Posts tagged Economy
By Gavin Artz – July 5th, 2013
“Liberty, equality and fraternity” has been the conceptual catch cry for our modern democratic experiment. It is an experiment which we have been diligently failing at for the last few hundred years. Yet, this experiment is so successful that we continue with it, while being aware of its flaws. Perhaps, the best demonstration of how successful this experiment has been is that we can freely write about liberty, equality and fraternity and for that writing to no longer be banned; it has become an accepted political and social position. The flipside of this though is that these three words have lost much of their impact. As citizens in a democratic society, we do not expend much social capital exploring and applying these concepts to our contemporary experience. More >
By Gavin Artz – April 15th, 2013
Originally Published for the MEGA SA blog. Support MEGA SA
In developed economies, there is a growing sense of unease with the economic direction we have chosen. The financialization of our economies has left us feeling as though we live in a fantasy, where nothing real underpins wealth or economic sustainability. In this fantasy, massive numbers are created through facilitating transactions, or shifting foreign currency about, but it is almost impossible to get funding for new ideas. It is no coincidence that through the era of financialization we have seen the increase in zombie myths and metaphors. More >
Gavin Artz spoke a the CHASS Inaugural National Forum at the session’What makes us Human? Technology, Arts and the Human Dehuman Divide’. He covered innovation, creativity, evil robots, digital manufacturing and the new networked economy in his talk ‘The Problem with Creativity’. Also presenting in the session where Dr Marcus Hutter, Professor for Artificial Intelligence, ANU College of Engineering and Computer Science; Martin Mckenzie-Murray, Journalist, Editor, Media Adviser, Political Speechwriter and Lucina Ward, Curator – International Painting & Sculpture, National Gallery of Australia. The session was wrapped up by a provocative panel discussion.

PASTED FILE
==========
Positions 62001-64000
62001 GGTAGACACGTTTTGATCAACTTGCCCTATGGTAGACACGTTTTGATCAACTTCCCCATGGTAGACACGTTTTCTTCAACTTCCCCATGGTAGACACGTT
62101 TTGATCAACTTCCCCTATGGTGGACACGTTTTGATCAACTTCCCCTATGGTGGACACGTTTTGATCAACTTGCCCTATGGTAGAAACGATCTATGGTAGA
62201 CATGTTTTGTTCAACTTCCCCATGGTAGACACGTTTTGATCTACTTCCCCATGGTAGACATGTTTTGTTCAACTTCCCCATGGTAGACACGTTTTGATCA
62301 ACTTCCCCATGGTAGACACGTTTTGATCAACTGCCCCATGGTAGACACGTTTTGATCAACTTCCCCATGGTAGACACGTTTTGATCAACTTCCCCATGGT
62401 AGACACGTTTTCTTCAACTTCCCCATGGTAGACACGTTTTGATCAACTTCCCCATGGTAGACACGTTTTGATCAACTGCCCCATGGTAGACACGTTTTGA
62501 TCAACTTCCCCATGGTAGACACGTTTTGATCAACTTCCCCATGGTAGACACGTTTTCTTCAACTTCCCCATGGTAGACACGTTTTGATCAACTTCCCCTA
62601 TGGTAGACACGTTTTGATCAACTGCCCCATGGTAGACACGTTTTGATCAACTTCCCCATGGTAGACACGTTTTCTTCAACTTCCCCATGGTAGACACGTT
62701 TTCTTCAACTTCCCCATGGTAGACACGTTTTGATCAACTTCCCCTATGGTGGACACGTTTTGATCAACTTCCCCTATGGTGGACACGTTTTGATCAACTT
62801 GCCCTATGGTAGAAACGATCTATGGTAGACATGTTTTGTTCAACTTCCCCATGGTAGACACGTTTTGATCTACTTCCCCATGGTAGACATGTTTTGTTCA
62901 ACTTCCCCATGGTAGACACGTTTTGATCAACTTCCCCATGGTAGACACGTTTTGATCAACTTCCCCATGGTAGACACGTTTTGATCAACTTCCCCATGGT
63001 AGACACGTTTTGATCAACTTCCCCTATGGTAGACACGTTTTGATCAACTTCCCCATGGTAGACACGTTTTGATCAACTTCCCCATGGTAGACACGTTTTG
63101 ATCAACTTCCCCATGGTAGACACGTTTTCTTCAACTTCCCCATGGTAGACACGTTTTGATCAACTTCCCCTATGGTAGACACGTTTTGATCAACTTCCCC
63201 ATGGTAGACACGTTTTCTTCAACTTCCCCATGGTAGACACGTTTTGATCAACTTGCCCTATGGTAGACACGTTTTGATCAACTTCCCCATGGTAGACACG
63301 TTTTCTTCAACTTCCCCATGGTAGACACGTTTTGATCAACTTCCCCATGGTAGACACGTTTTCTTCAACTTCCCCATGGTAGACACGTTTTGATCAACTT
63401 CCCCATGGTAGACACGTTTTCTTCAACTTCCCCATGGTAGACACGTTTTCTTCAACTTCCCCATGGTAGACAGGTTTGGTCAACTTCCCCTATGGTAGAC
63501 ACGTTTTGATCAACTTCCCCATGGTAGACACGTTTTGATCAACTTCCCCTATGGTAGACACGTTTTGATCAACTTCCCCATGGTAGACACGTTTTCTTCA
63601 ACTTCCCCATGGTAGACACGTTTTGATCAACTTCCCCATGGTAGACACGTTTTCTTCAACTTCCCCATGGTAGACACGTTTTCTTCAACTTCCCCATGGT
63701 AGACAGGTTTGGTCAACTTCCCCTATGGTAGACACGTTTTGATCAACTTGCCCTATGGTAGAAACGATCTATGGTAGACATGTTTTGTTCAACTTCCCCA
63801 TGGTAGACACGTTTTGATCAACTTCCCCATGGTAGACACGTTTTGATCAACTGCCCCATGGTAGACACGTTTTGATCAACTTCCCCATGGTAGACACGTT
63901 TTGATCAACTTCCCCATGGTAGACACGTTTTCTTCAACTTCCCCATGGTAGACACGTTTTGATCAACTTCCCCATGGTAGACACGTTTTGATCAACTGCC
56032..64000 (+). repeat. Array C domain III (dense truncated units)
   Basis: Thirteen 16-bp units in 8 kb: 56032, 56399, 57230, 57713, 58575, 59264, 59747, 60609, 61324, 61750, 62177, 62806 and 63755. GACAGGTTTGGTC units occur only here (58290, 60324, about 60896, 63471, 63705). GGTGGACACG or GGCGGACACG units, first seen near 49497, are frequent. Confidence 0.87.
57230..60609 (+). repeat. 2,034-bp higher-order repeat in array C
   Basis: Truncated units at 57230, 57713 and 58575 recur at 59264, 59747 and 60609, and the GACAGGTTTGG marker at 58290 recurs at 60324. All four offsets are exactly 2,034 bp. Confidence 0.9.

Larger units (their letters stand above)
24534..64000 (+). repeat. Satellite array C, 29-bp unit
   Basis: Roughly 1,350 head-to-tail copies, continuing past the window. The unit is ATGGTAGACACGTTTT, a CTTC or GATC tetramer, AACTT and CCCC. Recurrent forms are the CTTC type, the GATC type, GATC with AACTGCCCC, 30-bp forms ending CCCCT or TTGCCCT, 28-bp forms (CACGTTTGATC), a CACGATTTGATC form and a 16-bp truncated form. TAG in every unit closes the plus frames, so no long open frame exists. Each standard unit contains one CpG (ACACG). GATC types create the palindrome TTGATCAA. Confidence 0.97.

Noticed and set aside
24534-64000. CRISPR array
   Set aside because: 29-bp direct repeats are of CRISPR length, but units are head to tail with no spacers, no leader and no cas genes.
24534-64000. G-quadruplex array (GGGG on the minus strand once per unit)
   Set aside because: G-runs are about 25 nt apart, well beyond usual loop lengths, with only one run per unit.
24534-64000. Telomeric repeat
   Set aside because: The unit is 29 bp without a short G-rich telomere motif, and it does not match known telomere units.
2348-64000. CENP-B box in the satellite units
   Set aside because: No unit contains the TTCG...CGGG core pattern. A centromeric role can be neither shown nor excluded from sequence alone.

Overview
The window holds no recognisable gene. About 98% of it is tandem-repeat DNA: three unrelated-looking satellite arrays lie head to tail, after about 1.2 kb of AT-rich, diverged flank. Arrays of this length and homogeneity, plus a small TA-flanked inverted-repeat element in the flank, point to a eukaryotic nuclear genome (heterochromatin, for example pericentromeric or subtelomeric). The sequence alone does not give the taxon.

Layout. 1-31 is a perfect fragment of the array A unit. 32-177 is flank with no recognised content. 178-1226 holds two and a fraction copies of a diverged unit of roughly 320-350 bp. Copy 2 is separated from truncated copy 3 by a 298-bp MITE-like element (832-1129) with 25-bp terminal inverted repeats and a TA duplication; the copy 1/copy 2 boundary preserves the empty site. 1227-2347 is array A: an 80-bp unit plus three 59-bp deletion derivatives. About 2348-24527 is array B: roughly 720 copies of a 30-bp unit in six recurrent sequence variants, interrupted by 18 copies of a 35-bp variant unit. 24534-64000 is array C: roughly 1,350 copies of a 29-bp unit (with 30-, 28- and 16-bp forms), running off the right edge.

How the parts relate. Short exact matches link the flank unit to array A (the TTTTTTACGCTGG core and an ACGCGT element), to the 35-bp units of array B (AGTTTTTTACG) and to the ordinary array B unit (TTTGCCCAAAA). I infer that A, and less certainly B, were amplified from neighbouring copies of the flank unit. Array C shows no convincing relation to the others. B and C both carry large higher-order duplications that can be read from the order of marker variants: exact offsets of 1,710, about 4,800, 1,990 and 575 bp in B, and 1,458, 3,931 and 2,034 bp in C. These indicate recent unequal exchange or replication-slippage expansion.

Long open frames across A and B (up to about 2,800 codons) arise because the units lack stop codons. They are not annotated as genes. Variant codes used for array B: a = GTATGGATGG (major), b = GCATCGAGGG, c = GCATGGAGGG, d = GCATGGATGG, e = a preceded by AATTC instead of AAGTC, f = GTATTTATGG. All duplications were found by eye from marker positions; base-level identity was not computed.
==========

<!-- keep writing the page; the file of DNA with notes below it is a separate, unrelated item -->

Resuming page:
by Gavin Artz – July 2012
Originally Published: Chartered Secretaries Australia,” Keeping Good Companies: Journal of Chartered Secretaries Australia Ltd.” July 2012 Vol. 64, No.6
‘We don’t build services to make money; we make money to build better services.’ Mark Zukerberg (Rosoff, 2012)
This year Mark Zuckerberg deftly explained the not for profit (NFP) business model in one sentence, but this was in the founders statement of one of the most anticipated IPO’s of recent times, for one of the fastest growing companies in the world.
If one sector has survived the buffeting of recession in the U.S.A. it has been those businesses that seek out disruptive innovations in products and business models. In their search for new ways of operating, they have found themselves moving into territory that has been the domain of the NFP sector, just as the NFP’s, looking for new ways of funding their mission, are turning to entrepreneurial business models.
We a beginning to see commercial and social entrepreneurial approaches finding a common ground, in that they are developing businesses that have a social, as well as financial mission. More >
By Gavin Artz – June 12th, 2012
Originally Published: As ‘Business Skills for the Arts’ for the MEGA SA blog. Support MEGA SA
Shhhhh …. don’t tell anyone, but I used to be an artist. Well, I was a musician and a composer and, after six years of working in the arts, I am not sure how much credibility that gives you as an artist. When I was an
artist musician all I wanted to do was play music and the dream, as for many of my colleagues, was not to have to work a crappy dead-end job to pay the bills. The dream was to get payed for what I wanted to do. Well, in the end that didn’t work out too well for me and I spent way more time having my soul destroyed manning market research phones or sitting behind the desk at WEA Sydney as the night attendant, than on what I wanted to do. The irony was that I had to spend so much time working at business administration, that I became much better at that than at being musician. Ultimately, managing a business was less complex than composition – it paid better too, but more importantly, I had a greater impact on people and society than I ever did as a musician. More >